Caritas Christi Health Care will offer electronic medical record software from Athenahealth to its 1,700 doctors in New England.
However, the biggest concentration of Caritas Christi doctors who are using e-health record systems have implemented eClinicalWorks. That's in large part because many of those doctors received the software several years ago for free as part of a $50 million e-health pilot program funded by Blue Cross Blue Shield of Massachusetts.
Under that program, doctors in three Massachusetts communities -- including those in the Brockton, Mass. area, a city south of Boston -- were provided with free eClinicalWorks systems and services for their practices.
Brockton is also home to Caritas Christi's Good Samaritan Medical Center, helping to explain the high adoption rate of e-health records among Caritas Christi employed and affiliated doctors in that region of Massachusetts, Rothenhaus said. As for Good Samaritan, the hospital is Caritas Christi's most IT-advanced facility, said Rothenhaus.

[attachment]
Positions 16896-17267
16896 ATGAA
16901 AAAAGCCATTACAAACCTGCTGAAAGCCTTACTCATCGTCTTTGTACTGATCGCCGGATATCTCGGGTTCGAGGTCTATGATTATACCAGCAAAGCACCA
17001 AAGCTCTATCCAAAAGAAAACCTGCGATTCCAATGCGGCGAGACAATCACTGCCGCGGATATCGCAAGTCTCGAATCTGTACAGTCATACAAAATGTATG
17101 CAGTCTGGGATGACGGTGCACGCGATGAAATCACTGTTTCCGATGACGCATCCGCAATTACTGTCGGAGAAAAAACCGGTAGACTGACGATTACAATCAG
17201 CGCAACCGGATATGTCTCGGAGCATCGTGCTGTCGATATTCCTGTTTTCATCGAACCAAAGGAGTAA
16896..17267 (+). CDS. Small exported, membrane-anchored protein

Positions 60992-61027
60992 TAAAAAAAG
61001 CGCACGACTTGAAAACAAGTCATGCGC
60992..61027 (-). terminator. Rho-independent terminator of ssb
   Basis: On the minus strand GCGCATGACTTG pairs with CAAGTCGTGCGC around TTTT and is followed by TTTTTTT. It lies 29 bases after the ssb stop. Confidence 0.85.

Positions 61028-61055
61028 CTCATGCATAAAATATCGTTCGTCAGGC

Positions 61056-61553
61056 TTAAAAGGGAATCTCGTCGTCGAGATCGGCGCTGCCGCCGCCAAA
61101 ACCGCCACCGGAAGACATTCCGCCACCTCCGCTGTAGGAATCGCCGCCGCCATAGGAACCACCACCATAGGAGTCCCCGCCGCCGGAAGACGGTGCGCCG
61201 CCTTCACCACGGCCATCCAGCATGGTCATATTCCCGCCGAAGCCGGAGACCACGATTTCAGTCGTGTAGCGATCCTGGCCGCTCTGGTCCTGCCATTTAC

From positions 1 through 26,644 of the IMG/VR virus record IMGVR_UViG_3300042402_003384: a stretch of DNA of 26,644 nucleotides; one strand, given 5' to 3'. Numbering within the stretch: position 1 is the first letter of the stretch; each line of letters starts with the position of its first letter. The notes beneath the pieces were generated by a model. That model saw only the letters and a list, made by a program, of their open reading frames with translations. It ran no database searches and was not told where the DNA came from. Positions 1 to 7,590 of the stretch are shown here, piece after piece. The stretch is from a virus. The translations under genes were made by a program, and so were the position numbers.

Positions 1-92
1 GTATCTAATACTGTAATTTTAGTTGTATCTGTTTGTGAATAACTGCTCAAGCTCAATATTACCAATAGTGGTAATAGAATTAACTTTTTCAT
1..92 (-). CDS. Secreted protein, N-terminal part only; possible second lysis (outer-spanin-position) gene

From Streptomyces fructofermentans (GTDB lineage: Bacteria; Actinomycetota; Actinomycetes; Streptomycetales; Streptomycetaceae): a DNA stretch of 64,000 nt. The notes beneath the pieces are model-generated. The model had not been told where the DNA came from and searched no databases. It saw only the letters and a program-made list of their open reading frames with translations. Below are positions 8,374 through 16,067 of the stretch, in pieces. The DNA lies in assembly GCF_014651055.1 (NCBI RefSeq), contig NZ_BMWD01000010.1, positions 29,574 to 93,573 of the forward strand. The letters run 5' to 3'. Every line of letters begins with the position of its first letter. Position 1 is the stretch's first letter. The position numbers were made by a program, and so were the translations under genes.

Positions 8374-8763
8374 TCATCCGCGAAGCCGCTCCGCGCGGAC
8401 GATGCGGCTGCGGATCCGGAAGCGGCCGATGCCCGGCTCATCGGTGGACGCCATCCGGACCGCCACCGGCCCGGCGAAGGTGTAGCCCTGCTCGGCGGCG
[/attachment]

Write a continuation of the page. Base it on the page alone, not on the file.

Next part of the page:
"Brockton is our biggest success so far," he said.
Good Samaritan recently rolled out a new computerized physician order-entry system and the hospital itself is a Healthcare Information and Management Systems Society stage-six user of EMRs, out of seven stages, meaning the facility is currently considered an advanced user of e-health records compared with the vast majority of hospitals in the U.S.
However, the meaningful-use criteria set out by the U.S. Department of Health and Human Services last week proposes that hospitals by 2015 will need to have a majority of clinicians using EMR systems at stages six and seven -- including using these systems to improve care coordination and public health populations -- in order to meet stimulus reward requirements.